USB Serial.rts() and Serial.dtr()


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These should not both be read-only as one comes from the DTE and the other from the DCE. So, one should be a write-only. Which one depends on whether the Teensy acts like the DCE or DTE.
These are both effectively read-only. They are functions which return the current value of these virtual signals. They're not variables you can write, or read directly. Reading is done by calling the function.

To the extent DTE & DEC terminology can apply to USB virtual serial, the USB host (your PC or Mac) acts in the DTE role and the USB device (Teensy) acts in the DCE role. Since the DTE outputs signals DTR & RTS, on the DCE side (Teensy USB device) these virtual signals are indeed read-only.

On a side note... just imagine how much more confusing USB protocol would be if everything had similar-looking 3 letter acroymns rather than regular word names like host, device, bulk, control, isochronous, endpoint, descriptor, etc...
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You are right, my mistake. I would have hoped that the Teensy could be made the DTE. In any case, I was wanting to use a T4.0 as a radio-controlling CAT device but needed at least one serial port control signal. All CAT controllers treat the radio as DCE and use RTS and DTR signals to control time-sensitive things like CW key, RTTY shift and PTT.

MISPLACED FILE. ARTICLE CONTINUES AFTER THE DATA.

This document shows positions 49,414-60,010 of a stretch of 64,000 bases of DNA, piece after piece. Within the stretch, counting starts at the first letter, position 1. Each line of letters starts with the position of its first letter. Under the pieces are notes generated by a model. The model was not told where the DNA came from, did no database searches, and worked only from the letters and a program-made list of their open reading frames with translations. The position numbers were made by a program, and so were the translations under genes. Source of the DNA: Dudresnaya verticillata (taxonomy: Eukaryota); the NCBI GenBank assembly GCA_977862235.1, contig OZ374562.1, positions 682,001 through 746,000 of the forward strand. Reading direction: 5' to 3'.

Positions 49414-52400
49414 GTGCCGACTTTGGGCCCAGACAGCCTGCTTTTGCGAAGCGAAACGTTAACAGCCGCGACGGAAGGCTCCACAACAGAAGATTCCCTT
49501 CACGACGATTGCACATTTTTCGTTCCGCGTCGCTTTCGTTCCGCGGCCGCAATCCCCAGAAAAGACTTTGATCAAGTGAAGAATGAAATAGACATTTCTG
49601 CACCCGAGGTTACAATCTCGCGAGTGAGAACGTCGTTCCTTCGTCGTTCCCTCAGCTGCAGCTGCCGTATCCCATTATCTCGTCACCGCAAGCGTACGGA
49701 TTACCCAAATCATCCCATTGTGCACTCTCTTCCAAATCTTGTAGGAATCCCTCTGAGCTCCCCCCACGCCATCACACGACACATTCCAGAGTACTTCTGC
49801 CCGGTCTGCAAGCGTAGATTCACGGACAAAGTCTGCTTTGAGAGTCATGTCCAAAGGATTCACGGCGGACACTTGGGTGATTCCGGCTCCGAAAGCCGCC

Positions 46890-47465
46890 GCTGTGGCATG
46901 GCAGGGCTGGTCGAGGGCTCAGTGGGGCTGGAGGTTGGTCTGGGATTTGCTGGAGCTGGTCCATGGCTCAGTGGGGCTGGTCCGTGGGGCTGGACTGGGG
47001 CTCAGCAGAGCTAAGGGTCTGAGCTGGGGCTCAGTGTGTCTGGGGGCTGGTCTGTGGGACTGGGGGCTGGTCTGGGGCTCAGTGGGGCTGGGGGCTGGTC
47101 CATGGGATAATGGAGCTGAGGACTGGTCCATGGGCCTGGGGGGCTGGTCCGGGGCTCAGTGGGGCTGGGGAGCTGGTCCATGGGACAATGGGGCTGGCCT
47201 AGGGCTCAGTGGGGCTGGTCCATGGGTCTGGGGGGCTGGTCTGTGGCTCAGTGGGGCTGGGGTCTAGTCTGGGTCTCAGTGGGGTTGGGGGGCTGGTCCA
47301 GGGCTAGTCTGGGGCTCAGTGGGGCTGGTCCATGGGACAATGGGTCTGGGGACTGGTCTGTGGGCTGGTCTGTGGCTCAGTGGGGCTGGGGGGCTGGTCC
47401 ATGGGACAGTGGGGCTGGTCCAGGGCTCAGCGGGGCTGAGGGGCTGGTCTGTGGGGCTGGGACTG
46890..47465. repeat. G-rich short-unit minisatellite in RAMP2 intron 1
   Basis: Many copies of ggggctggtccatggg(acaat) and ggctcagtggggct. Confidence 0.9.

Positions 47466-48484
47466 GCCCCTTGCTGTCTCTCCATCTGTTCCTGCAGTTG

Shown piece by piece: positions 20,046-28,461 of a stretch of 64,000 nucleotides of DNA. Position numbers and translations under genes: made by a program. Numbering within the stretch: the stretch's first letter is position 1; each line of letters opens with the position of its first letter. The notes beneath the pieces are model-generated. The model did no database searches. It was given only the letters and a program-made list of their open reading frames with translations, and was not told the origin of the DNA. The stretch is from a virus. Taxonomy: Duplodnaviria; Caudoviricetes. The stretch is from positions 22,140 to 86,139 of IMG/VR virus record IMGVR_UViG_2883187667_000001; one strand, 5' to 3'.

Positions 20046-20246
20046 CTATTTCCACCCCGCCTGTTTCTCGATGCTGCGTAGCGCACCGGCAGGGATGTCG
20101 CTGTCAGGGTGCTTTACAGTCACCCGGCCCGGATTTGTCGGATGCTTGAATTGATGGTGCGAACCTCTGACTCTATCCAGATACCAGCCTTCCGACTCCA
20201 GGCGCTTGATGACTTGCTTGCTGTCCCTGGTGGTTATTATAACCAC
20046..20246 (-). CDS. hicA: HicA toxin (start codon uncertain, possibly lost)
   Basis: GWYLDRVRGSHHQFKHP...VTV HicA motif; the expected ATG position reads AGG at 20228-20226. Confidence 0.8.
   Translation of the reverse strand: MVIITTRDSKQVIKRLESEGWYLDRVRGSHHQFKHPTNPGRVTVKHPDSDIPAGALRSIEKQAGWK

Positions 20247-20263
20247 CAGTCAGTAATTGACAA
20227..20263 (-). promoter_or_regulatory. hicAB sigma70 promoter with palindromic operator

I would have hoped that the Teensy could be made the DTE.

We do have a USB host port on Teensy 4.1. I'm not sure if we ever really implemented these virtual modem control signals in USBHost_t3. But if not, they certainly could be made to work with some amount of code added to that library.

Of course the host port and USBHost_t3 can only work if the radio you wish to use is a USB device. And if your radio is a USB device (meant to be connected to a PC or other USB host) it could not possibly work connected to Teensy's main USB device port. USB device never talk to each other. They only talk to a USB host.

What you can't do is make the USB host act as DCE, nor can a USB device act as DTE. That's not anything specific to Teensy, it's simply how the USB serial protocols are defined.